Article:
December 07, 2017

New study challenges methane emission estimates

UNIVERSITY PARK, Pa. — A new study of methane emissions from livestock in the United States — led by a researcher in Penn State's College of Agricultural Sciences — has challenged previous top-down estimates that suggest the U.S. Environmental Protection Agency is underestimating agricultural methane emissions by up to 90 percent, and bottom-up estimates accepted by the federal government showing lower emissions.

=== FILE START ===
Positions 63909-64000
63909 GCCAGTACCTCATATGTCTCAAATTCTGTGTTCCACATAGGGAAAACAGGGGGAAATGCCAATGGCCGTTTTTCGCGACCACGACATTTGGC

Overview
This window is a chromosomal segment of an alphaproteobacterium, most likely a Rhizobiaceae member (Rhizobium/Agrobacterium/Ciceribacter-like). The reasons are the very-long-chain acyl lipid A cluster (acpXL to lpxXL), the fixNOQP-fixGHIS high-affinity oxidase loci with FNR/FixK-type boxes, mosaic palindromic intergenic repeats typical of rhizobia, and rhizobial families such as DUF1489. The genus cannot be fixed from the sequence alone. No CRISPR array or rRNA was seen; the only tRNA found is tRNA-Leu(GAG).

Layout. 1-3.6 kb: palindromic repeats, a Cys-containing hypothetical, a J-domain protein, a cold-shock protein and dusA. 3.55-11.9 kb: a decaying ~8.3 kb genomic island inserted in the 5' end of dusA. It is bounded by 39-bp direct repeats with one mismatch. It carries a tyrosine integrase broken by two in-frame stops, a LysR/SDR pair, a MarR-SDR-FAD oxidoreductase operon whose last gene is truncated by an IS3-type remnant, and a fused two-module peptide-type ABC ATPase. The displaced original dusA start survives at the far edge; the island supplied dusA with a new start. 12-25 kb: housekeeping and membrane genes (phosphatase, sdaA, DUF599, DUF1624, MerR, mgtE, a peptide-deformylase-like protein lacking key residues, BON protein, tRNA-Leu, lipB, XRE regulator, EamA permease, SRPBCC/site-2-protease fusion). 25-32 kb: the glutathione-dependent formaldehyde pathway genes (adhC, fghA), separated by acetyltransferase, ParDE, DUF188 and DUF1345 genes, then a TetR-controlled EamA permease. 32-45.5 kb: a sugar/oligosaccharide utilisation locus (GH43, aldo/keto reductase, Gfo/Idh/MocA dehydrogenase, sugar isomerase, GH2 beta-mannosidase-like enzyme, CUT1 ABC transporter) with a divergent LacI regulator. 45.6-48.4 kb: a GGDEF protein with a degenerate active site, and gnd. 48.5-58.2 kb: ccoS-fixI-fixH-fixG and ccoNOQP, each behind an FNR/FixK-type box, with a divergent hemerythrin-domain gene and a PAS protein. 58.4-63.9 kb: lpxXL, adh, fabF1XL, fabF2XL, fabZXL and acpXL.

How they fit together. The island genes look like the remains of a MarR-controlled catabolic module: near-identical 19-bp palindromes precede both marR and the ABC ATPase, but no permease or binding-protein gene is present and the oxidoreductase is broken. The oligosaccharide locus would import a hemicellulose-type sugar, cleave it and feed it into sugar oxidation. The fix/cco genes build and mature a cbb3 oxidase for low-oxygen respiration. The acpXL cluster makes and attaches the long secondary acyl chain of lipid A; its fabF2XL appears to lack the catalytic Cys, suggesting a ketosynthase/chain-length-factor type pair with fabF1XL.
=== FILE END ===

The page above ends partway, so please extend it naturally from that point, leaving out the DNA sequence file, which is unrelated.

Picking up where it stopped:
Top-down emissions estimates involve monitoring atmospheric methane concentrations by satellites or from air samples collected at high altitude by planes, and using models to estimate the sources of emissions. Bottom-up estimates take into account livestock populations and animal emission factors.

Read more in Uncertainty surrounds U.S. livestock methane emissions from Penn State via EurekAlert!